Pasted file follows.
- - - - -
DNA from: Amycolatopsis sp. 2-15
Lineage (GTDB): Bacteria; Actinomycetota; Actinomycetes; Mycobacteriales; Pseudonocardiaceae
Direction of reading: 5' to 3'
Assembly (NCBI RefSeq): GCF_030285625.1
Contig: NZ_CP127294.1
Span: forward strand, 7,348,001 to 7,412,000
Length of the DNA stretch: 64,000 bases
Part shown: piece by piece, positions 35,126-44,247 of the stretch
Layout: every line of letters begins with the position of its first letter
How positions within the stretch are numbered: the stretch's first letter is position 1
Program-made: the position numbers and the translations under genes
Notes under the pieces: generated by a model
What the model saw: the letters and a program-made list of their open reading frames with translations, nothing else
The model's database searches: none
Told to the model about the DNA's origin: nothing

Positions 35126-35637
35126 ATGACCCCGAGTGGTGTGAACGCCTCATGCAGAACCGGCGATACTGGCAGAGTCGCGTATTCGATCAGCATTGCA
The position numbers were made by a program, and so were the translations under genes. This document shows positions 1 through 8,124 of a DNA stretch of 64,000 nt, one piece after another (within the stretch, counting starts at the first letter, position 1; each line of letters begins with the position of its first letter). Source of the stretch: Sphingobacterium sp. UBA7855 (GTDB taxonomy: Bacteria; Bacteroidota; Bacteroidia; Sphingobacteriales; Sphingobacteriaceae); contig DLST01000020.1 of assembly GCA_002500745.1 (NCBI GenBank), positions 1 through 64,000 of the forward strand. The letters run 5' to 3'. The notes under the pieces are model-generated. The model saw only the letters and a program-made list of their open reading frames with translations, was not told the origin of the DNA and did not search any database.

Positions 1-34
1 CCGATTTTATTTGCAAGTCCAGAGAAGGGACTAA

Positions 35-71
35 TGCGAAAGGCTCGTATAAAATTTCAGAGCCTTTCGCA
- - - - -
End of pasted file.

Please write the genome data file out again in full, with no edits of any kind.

DNA from: Amycolatopsis sp. 2-15
Lineage (GTDB): Bacteria; Actinomycetota; Actinomycetes; Mycobacteriales; Pseudonocardiaceae
Direction of reading: 5' to 3'
Assembly (NCBI RefSeq): GCF_030285625.1
Contig: NZ_CP127294.1
Span: forward strand, 7,348,001 to 7,412,000
Length of the DNA stretch: 64,000 bases
Part shown: piece by piece, positions 35,126-44,247 of the stretch
Layout: every line of letters begins with the position of its first letter
How positions within the stretch are numbered: the stretch's first letter is position 1
Program-made: the position numbers and the translations under genes
Notes under the pieces: generated by a model
What the model saw: the letters and a program-made list of their open reading frames with translations, nothing else
The model's database searches: none
Told to the model about the DNA's origin: nothing

Positions 35126-35637
35126 ATGACCCCGAGTGGTGTGAACGCCTCATGCAGAACCGGCGATACTGGCAGAGTCGCGTATTCGATCAGCATTGCA
The position numbers were made by a program, and so were the translations under genes. This document shows positions 1 through 8,124 of a DNA stretch of 64,000 nt, one piece after another (within the stretch, counting starts at the first letter, position 1; each line of letters begins with the position of its first letter). Source of the stretch: Sphingobacterium sp. UBA7855 (GTDB taxonomy: Bacteria; Bacteroidota; Bacteroidia; Sphingobacteriales; Sphingobacteriaceae); contig DLST01000020.1 of assembly GCA_002500745.1 (NCBI GenBank), positions 1 through 64,000 of the forward strand. The letters run 5' to 3'. The notes under the pieces are model-generated. The model saw only the letters and a program-made list of their open reading frames with translations, was not told the origin of the DNA and did not search any database.

Positions 1-34
1 CCGATTTTATTTGCAAGTCCAGAGAAGGGACTAA

Positions 35-71
35 TGCGAAAGGCTCGTATAAAATTTCAGAGCCTTTCGCA